“What we usually had to do for a ‘click frenzy’ or a Black Friday sale, especially last year, was to increase the hearts from 8 to 16 to 24 and keep going up and up until so that we can see response times where we wanted [them] be, ”Freer said.

“But it was all trial and error, with a little bit of hope involved.”

The new websites – and – provide a radically different experience for customers.

For the first time, there are separate sections for “female” and “male” buyers.

The pages are rich in content and come with recommendations powered by a Shopify plugin called Hi-Conversion, itself powered by Amazon Personalize.

A “smart search” plugin called Sajari is used to link the search terms that customers use to the products they actually wanted; this is then used to improve similar searches in the future.

Customers are notified of which stores have inventory they can click and collect, as well as the near real-time availability of the desired product in the warehouse, giving them reassurance before placing an order.

The sites also have account management functionality for the first time, allowing customers to view their purchase history, change their contact details and – soon – to manage their participation in the Strandbags loyalty program.

The navigation and look of the websites reflects some of the brick and mortar store concepts and designs tested in Blacktown in Western Sydney and Chadstone in Melbourne.

Erskine said the company has spent time examining “the different worlds” in-store and online, and shaping the online experience after in-store practices.

“If a customer walks into the store, how do the staff greet the customer? And how do they then determine if they go through the fashion side or the travel side [of our product range]?” he said.

“The people who run customer service in the store also know the type of questions to ask the customer, so we wanted the website to reflect that.

“And so I think that really helped us in the beginning to kind of shape the web experience. When you go to the website you have the world of travel and fashion and then from there all kinds of questions the customer would ask to find what kind of product they want we have prioritized the website to reflect this.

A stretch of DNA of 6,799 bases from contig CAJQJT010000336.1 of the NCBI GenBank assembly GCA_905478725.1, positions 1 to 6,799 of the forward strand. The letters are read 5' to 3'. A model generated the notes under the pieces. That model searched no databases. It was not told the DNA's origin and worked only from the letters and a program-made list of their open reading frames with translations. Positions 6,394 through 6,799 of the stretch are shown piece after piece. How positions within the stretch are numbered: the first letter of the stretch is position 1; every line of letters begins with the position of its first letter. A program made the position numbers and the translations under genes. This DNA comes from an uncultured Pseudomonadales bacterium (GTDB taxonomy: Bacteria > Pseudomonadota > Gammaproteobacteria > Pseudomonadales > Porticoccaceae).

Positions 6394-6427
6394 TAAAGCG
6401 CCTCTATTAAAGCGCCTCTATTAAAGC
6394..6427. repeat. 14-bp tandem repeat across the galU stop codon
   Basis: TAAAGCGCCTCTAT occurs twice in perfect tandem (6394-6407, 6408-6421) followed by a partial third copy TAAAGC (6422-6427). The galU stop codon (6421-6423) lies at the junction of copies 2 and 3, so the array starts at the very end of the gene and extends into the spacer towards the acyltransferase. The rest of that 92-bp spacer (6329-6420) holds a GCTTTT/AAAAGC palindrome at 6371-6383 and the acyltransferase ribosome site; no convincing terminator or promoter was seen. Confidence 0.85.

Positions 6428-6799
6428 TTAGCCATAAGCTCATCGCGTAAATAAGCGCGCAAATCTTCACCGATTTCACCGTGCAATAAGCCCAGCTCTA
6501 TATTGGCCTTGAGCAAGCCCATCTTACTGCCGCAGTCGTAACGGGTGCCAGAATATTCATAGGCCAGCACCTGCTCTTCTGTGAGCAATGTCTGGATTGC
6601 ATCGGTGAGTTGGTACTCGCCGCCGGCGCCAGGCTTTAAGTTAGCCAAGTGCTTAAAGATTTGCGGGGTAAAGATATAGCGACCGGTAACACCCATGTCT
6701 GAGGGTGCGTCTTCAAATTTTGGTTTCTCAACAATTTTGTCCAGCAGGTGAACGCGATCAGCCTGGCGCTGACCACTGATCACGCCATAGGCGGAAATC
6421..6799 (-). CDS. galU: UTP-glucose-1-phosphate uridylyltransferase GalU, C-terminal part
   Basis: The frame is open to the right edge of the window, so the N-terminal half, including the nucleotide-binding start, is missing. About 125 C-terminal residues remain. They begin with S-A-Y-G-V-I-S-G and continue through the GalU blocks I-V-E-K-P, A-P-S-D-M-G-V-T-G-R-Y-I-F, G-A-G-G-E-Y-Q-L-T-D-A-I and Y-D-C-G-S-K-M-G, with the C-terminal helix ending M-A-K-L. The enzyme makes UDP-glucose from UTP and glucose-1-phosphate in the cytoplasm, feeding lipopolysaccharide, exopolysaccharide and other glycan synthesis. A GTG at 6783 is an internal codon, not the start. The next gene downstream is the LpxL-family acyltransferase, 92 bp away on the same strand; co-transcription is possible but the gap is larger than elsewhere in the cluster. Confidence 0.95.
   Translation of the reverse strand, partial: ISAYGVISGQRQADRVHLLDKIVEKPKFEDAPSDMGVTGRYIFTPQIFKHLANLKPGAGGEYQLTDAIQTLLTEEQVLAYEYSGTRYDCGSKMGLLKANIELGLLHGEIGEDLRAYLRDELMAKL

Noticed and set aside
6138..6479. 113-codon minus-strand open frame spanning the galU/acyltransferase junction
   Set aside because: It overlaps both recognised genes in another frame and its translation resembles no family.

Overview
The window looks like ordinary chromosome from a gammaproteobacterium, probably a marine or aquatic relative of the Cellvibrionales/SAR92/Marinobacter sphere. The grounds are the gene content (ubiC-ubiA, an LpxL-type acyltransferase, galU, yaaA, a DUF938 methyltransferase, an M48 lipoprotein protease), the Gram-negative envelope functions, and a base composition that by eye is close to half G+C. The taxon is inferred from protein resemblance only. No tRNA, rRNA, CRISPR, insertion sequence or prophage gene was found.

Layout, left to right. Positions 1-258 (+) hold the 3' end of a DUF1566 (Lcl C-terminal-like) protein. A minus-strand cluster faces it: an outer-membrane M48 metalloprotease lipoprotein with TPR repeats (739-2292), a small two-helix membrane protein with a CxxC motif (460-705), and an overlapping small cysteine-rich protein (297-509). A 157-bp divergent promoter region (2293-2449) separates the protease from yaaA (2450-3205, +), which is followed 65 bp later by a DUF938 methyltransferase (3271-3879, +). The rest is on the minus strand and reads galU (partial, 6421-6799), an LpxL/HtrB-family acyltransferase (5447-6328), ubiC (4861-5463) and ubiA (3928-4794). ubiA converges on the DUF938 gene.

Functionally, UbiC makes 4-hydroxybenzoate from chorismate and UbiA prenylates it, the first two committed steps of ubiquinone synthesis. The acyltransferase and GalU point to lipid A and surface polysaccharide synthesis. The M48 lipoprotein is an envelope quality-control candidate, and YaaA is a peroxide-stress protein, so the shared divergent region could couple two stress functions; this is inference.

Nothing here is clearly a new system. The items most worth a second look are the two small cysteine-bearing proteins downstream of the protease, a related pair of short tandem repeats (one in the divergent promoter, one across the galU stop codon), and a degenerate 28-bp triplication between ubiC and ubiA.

The future

Getting the new websites live in such a short time meant that some increases originally planned for Project Future have been pushed back into a “phase two” that is currently underway.

One job will see Strandbags drop a “scaled-down version” of the website on mobile kiosks that are currently in around 50 stores.

The intention is for customers to be able to see a small selection of products in store, then go to a kiosk, select the product specifications they want such as size and color, pay, and have the item delivered to the store. store or home.

Freer referred to it as an “endless aisle console”, and said it could come in handy especially in the travel portion of the business, where luggage sets are bulky and currently take up a lot of space in the business. ground to show all the different colors, eg.

Strandbags also intend to explore different delivery services if demand is there, particularly once travel reopens.

“If the demand is there, we’ll try and test an on-demand style service. Imagine going on vacation the next day, tearing the zipper off your case, and needing a new one in two hours. Well, we could probably do it, ”Freer said.

“This is the kind of thing we want to be able to do for customers.

“Apart from Project Future, the company is also launching a new initiative called Project Explorer, which will install Strandbags on new databases hosted in AWS.”